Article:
There is a plan to reform and expand Sunday trading laws. The whole thing is ridiculous; if you want to open, open, if you don't, don't. It was Sunday in Italy yesterday, we could still have bought basics at any time we liked. Tourist shops were open in the morning, then closed for the afternoon. It's all about choice and customer preference, innit?

The state of your office desk can reveal lot about your personality - My desk is currently a c15th palazzo but I'm running out of clean underwear.


This one made me pull out the world's tiniest violin; Did the financial crisis hit the rich hardest? The net incomes of the top fifth of households fell the most between 2007-08 and 2012-13, by an average of £4,400, or 7.9 per cent in real terms. Pardon me for not giving a rat's arse - I wonder if the world's poorest received the benefit? 'Wealth inequality in the UK is much starker, and has recently risen on the back of house price inflation in London and the Southeast'. Oh so clearly not then. Imaginary money clearly disappeared into a black hole. Let the artists figure that one out.

And since when did banks - or any large corporation - every understand empathy? Banks ordered to treat vulnerable customers with empathy Ever since we lost branches and personal service, the computer can never be argued with, so if you don't have an address, a job, a conventional life, how would you get an account? Even the FCA recognises dealing with vulnerable people FCA encourages firms to do more to support ageing population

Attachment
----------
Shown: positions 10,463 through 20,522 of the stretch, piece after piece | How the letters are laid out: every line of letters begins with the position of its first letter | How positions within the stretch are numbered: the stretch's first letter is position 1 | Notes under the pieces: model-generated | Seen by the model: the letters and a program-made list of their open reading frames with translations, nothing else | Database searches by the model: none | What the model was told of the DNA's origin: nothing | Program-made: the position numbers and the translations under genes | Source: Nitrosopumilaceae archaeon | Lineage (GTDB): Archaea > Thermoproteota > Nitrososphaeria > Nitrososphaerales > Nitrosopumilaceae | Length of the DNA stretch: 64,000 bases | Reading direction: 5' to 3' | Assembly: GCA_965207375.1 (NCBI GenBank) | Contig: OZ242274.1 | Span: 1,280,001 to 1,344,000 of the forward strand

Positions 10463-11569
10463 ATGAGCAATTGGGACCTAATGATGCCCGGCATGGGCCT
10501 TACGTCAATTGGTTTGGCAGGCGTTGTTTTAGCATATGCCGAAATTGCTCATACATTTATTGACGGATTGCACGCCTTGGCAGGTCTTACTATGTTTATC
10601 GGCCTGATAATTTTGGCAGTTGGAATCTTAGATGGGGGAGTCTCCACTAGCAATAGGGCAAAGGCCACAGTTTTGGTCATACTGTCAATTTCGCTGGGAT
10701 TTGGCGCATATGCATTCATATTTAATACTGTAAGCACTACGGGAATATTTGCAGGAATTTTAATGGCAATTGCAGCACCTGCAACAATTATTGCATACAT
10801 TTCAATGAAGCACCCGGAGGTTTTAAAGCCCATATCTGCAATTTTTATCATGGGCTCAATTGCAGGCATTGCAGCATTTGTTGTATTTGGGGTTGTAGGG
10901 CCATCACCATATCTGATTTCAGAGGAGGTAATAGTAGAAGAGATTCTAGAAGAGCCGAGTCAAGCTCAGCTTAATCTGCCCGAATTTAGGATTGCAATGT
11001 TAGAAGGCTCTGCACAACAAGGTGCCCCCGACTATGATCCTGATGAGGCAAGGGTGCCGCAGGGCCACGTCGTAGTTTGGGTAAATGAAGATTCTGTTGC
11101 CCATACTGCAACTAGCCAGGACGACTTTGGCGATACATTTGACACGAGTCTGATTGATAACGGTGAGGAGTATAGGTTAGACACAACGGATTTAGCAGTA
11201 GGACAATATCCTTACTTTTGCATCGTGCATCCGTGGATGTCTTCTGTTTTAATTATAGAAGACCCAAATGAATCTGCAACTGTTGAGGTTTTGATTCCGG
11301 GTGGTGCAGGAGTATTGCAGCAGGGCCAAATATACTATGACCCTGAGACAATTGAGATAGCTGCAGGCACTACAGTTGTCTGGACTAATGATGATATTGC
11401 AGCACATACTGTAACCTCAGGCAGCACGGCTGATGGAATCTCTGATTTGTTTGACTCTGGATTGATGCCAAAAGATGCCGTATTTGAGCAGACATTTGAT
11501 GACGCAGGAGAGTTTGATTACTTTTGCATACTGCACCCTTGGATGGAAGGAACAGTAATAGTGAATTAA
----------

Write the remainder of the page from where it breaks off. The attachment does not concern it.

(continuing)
A wonderful collection of stuff, as ever from the FT. 'Little sign of life stirring at virtual cemeteries'. What to do when your dead, how will your ancestors remember you on social media?, from California, promises “virtual immortality” in “a library that has people instead of books”. And from Italy, there’s, which is launching in London next month.

Now this is something we could all benefit from. 'App seeks to bridge language gap for migrants in Germany' - Duolingo, a platform used by 110m people around the world, plans to launch a test version of a German for Arabic speakers course next week. Anything that helps people learn a language is good but it doesn't address true integration and actually speaking to one another.

The Times says 'The Investigatory Powers Bill, known as the “snooper’s charter”, is expected to attract controversy when it is introduced to the Commons this week.' Let's hope that the rebels in the backbenches really scupper it. How about all MPs turning up and actually debating it?

And a wonderful nannying app from the government; Sugar Smart app gives small drinks and snacks firms a toothache - the telegraph reckons that consumers are 'panicking' after Government app fails to take into account portion sizes and brands natural sweeteners as bad as refined sugar. Forgive me if I don't panic, and don't download it. Sugar - bad. Every dick knows this.

The rest is all the usual stuff about house prices, badgers, and the economy being buggered. So a week away and nothing has actually changed. How reassuring.

*Bring Back Clare